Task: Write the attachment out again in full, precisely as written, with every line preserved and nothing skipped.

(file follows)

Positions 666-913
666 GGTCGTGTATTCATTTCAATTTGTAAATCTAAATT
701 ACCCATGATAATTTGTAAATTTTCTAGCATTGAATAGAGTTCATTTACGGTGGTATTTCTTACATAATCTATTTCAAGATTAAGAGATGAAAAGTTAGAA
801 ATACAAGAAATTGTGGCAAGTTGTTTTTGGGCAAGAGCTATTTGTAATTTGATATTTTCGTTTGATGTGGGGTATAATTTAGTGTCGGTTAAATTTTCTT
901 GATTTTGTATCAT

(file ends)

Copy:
Positions 666-913
666 GGTCGTGTATTCATTTCAATTTGTAAATCTAAATT
701 ACCCATGATAATTTGTAAATTTTCTAGCATTGAATAGAGTTCATTTACGGTGGTATTTCTTACATAATCTATTTCAAGATTAAGAGATGAAAAGTTAGAA
801 ATACAAGAAATTGTGGCAAGTTGTTTTTGGGCAAGAGCTATTTGTAATTTGATATTTTCGTTTGATGTGGGGTATAATTTAGTGTCGGTTAAATTTTCTT
901 GATTTTGTATCAT